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  • What is a "Baker Act"?
    The Baker Act allows for involuntary commitment of persons experiencing a mental health crisis. It can be initiated by judges, law enforcement officials, or mental health professionals. There must be evidence that the person a) has a mental illness (as defined in the Baker Act) and b) is a harm to self, harm to others, or self neglectful (as defined in the Baker Act). In these cases, all available less restrictive treatment alternatives that would offer an opportunity for improvement of his or her condition have been judged to be inappropriate.
  • What's the different between psychiatry and psychotherapy?
    This is a very good question and we understand why client's would ask. Psychotherapy is the treatment of mental conditions by verbal communication and interaction via therapy sessions. This can be performed by psychologists, licensed mental health counselors, licensed marriage counselors, and licensed clinical social workers. Others persons trained in psychotherapy include physicians, nurse practitioners, and physician assistants. No medications are managed during these sessions. Psychiatry is a branch of medicine that focuses on the diagnosis, prevention, and treatment of mental illness. Although psychiatric providers are trained in therapy, the focus of care tends to be in the management of medications, ordering labs, and monitoring the progression of disease. For this reason, it is not uncommon to have a psychiatrist, nurse practitioner, or physicians assistant refer a patient to a psychotherapist why he or she managed the medications. This brand of medicine can only performed by physicians, nurse practitioners, and physician assistants.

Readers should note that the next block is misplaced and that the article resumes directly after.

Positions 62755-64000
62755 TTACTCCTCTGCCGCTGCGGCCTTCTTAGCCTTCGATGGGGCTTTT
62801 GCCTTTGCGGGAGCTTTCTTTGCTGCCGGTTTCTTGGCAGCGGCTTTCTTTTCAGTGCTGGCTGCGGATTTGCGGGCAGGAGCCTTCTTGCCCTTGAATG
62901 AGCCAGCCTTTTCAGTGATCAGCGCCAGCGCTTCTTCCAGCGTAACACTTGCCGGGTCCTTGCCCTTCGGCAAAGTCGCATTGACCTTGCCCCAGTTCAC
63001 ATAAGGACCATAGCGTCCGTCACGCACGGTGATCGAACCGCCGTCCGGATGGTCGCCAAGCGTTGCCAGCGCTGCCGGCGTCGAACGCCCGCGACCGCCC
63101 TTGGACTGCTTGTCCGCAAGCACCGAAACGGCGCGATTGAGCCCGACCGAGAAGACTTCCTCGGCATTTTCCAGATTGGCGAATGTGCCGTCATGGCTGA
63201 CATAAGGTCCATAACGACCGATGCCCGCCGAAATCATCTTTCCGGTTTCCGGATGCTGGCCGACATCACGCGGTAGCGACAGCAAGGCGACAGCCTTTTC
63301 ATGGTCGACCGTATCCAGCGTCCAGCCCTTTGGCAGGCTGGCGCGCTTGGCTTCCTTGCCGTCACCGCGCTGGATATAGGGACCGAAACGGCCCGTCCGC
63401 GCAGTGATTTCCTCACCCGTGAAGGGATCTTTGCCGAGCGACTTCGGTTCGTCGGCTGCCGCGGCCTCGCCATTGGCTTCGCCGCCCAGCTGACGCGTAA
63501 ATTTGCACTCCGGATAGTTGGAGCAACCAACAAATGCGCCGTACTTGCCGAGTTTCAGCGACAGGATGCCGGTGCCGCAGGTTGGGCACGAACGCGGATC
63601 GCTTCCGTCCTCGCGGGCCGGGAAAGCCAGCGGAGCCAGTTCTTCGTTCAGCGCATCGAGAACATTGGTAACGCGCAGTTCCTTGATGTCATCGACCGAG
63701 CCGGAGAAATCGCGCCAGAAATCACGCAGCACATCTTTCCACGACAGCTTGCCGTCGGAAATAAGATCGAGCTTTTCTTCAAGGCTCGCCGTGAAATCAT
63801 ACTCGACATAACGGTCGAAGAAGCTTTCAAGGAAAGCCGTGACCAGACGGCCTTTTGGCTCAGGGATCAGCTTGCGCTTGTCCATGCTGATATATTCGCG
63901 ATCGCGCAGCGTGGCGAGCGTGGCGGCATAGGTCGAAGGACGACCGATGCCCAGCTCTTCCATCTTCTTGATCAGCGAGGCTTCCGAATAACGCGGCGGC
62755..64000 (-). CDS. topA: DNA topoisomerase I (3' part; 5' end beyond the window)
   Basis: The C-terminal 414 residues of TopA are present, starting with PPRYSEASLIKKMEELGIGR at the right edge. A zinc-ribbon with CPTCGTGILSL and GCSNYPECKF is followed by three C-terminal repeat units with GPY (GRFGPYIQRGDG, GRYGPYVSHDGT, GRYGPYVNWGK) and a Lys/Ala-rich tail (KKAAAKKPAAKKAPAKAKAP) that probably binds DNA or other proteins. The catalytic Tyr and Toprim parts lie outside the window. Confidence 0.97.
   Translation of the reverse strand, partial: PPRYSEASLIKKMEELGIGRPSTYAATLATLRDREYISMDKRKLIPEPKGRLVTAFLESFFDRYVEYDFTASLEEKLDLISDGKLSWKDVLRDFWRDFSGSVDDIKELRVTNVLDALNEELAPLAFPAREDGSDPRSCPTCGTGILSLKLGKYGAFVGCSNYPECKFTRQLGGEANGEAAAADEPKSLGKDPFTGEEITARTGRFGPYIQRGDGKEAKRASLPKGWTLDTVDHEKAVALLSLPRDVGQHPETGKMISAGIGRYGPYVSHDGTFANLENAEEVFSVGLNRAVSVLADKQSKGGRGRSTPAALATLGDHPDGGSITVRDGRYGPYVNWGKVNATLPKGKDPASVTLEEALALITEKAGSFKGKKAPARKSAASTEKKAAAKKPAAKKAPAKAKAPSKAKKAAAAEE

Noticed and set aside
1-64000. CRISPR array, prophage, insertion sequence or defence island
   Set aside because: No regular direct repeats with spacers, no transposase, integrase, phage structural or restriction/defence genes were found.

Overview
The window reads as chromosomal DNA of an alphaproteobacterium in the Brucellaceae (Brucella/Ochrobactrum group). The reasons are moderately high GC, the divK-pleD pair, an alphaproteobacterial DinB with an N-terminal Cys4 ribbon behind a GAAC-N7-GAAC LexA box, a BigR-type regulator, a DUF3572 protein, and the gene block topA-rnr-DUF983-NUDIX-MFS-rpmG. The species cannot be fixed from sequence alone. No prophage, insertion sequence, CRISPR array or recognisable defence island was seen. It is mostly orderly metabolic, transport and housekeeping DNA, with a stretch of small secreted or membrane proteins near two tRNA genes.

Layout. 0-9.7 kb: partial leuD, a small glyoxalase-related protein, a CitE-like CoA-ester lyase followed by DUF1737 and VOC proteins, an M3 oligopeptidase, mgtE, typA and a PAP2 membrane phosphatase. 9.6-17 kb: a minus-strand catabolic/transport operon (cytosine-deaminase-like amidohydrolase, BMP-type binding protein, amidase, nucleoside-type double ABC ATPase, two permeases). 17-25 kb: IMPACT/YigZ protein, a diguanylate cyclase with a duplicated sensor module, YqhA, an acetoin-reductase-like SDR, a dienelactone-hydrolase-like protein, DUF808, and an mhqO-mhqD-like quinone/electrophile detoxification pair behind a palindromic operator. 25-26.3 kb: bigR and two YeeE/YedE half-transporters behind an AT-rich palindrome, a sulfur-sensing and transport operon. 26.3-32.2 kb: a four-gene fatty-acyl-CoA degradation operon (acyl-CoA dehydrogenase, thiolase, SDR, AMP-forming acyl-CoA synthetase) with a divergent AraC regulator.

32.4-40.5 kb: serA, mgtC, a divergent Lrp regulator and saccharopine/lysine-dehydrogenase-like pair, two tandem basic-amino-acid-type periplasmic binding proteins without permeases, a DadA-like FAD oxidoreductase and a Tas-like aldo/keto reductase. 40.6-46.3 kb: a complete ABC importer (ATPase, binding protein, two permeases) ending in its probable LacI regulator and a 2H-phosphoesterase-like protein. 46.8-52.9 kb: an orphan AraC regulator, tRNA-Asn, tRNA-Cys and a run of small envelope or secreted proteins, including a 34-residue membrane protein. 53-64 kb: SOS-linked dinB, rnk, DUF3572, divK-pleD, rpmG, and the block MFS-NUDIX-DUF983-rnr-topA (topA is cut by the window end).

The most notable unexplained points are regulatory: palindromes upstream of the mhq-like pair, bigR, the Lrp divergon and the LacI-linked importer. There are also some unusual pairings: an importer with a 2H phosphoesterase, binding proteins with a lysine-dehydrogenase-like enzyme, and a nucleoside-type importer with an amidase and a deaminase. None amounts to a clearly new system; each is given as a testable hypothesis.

• Will I need treatment forever?
    Not necessarily. Every patient is different and response to treatment vary. Conditions may be deemed from acute, chronic, or an exacerbations of a chronic conditions, all of which is taken into consideration for duration of treatment. Some patient conditions may go into remission and they're able to end treatment. Prevention or remission is always the goal.
  • Do I have to been seen in person? Is telehealth available?
    No. We offer telehealth visits for any client who is not prescribed a controlled substances. Follow those who need controlled substances, it is important to know: Under the Ryan Haight Online Pharmacy Consumer Protection Act of 2008 (the Ryan Haight Act), a prescribing practitioner—subject to certain exceptions—may prescribe controlled medications to a patient only after conducting an in-person evaluation of that patient. In response to the COVID–19, as declared by the Secretary of the Department of Health and Human Services on January 31, 2020, pursuant to the authority under section 319 of the Public Health Service Act (42 U.S.C. 247), the Drug Enforcement Administration (DEA) granted temporary exceptions to the Ryan Haight Act and DEA's implementing regulations under 21 U.S.C. 802(54)(D), thereby allowing the prescribing of controlled medications via telemedicine encounters—even when the prescribing practitioner had not conducted an in-person medical evaluation of the patient—in order to prevent lapses in care. At this time, a Temporary Extension of COVID-19 Telemedicine Flexibilities for Prescription of Controlled Medications was granted. Meaning patients receiving controlled substances, like Adderall for ADHD, may also be seeing via a telehealth visit without the mandate of an in-person visit. This rule is effective May 11, 2023, through November 11, 2024. *The convenience of telehealth is important as it reduces the occurrence of gaps in care. However, the extension described above does not mean you will not be asked to attend in-person visits from time to time. The extension means there's no current legal requirement to be seen in person prior to prescribing or refilling a controlled substance. Client safety is our priority, and the convenience of telehealth may not always be feasible or appropriate.
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